Irish State Broadcaster Censors
Irish state broadcaster, RTE, employs censorship constantly.
“Britain out of Ireland” and “Execution of 1916 leaders” were some of the protest placards that you may have seen today, the day the British monarch, queen Elizabeth, arrived on Irish soil, but only if you were watching British television.
Our State Broadcaster RTE neglected to show any footage of the protests as they were happening outside The Garden of Remembrance, during the playing of ‘God Save the Queen’ in the Garden, and elsewhere as the queen made her way around the capital city.
British broadcasters, BBC, SKY and Channel 4 all showed footage of Irish protesters but there wasn’t a peep of a placard on Irish television.
A spokesperson for RTE says, “we will cover where the queen goes but we probably won’t diverge from that. It’s not that we have a policy against [showing protests], but we will be just concentrating on Trinity and The Garden of Remembrance etc and nothing besides.”
A spokesperson from the Broadcasting commission of Ireland says, “ We cannot act on what’s missing from coverage, only what’s been broadcast so this is an issue fore the broadcaster.”
The State broadcaster, as funded by the Irish people, is responsible for informing the Irish of what happens in this country and abroad but on so many occasions it has failed to do so.
In the past, this State broadcaster, has been a proven propaganda and censorship tool for government and as such, effects what we know and what we don’t know.
When the Troubles in the North of Ireland broke in 1960, the then-government passed legislation (the Broadcasting Act) that would allow RTE to ban dissidents from the airwaves and television.
Every angle of every story to do with the Troubles was covered except the angle of the republicans. Every member of Republican party, Sinn Fein, was excluded from broadcast, regardless of the subject on which they were speaking. And employees of RTE were both fired and arrested for allowing the dissidents to relate too much on-air.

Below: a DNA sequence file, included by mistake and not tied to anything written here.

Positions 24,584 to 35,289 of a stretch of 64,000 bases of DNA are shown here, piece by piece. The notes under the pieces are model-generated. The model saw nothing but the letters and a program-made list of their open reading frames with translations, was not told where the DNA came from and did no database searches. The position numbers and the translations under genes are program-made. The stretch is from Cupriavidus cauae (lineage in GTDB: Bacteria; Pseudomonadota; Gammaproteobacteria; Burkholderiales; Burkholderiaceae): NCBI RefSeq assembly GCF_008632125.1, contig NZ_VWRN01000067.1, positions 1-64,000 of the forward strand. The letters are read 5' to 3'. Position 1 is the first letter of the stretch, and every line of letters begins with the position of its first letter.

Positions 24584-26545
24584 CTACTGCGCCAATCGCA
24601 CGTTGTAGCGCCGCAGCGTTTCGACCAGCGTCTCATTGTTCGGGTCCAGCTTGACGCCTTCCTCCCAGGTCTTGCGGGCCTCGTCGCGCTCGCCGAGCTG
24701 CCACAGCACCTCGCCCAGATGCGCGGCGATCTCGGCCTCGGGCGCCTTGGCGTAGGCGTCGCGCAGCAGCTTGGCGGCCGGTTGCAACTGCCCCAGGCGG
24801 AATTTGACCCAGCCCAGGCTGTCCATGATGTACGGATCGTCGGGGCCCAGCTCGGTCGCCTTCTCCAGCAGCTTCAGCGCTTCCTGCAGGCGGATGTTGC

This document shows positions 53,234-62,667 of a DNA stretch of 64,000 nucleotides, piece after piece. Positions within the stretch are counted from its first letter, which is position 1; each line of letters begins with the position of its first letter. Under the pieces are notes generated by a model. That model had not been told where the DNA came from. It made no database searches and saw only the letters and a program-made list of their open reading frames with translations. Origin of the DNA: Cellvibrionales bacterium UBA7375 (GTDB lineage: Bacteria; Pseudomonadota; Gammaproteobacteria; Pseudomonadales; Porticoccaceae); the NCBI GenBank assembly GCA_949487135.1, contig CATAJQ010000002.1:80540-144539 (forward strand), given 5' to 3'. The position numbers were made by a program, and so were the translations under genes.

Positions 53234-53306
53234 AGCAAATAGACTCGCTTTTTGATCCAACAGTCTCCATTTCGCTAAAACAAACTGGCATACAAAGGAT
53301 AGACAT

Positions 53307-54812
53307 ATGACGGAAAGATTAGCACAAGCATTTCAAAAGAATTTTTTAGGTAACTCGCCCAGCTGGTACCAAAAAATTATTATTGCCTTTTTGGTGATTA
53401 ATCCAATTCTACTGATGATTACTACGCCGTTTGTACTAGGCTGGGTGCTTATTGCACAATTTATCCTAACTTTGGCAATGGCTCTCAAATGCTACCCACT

That legislation has since been altered but RTE is still an agency that employs a high level of censorship.
Under Section 39 (1) of the Broadcasting Act 2009 : (b) the broadcast treatment of current affairs, including matters which are either of public controversy or the subject of current public debate is fair to all interests concerned and that the broadcast matter is presented in an objective and impartial manner and without any expression of his or her own views…
It seems these obligations have been breached on every level
On the 21st of November 2010, a press conference took place where the then-Taoiseach, Brian Cowen and the-finance minister, Brian Lenihan discussed the points of an IMF bailout.
The RTE broadcast of the conference was cut short when journalist, Vincent Browne started firing questioning the men. Meanwhile, BBC News and Sky News continued to broadcast the remaining 2/3 minutes of the interview.
Another occasion of censorship was for all to see on an episode of current affairs programme, Frontline.
Presenter, Pat Kenny, attempts to
silence the dark-haired woman in the audience http://www.youtube.com/watch?v=WhSp-EnXOZ4 (from about 32 seconds)
She brings up the subject of RTE’s failure to cover the recent meeting with the controversial Trilateral Comission and Bilderberg Committee, which was chaired by Peter Sutherland. World hard-hitters David Rockerfeller and Hillary Kissinger were also there present.
This is news and RTE went further than non-coverage of the event, but attempted to silence its exposure.
The political interests of the government have been present within our national broadcaster since it was set-up, and it continues to be.